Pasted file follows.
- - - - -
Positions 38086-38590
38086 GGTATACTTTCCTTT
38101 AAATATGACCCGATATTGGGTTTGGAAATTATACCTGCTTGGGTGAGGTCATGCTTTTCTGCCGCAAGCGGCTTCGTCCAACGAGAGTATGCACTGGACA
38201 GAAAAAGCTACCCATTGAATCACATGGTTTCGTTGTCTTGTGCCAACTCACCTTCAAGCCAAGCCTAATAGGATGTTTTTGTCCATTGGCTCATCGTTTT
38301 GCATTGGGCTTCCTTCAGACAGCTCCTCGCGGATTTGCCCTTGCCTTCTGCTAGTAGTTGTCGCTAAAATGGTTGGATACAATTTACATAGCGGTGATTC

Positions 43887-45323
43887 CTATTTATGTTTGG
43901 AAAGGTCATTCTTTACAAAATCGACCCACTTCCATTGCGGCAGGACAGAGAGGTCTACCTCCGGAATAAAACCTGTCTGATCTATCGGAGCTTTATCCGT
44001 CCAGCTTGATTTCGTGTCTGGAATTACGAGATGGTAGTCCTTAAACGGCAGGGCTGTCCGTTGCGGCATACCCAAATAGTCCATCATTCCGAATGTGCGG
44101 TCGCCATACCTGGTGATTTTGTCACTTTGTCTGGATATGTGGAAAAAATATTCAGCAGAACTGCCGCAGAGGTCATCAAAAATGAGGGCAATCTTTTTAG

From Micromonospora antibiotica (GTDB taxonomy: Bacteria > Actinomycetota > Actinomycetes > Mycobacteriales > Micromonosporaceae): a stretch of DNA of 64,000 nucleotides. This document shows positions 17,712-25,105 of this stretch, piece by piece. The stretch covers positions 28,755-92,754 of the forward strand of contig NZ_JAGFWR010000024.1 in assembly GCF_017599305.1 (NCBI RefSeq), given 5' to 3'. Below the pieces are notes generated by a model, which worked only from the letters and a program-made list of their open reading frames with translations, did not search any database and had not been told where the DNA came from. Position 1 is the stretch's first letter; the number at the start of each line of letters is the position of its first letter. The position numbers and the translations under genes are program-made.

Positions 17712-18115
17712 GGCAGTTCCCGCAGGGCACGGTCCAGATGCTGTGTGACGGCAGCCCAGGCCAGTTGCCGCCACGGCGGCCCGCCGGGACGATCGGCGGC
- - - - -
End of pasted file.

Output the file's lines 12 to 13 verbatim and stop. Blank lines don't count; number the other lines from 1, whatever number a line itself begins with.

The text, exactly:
Positions 17712-18115
17712 GGCAGTTCCCGCAGGGCACGGTCCAGATGCTGTGTGACGGCAGCCCAGGCCAGTTGCCGCCACGGCGGCCCGCCGGGACGATCGGCGGC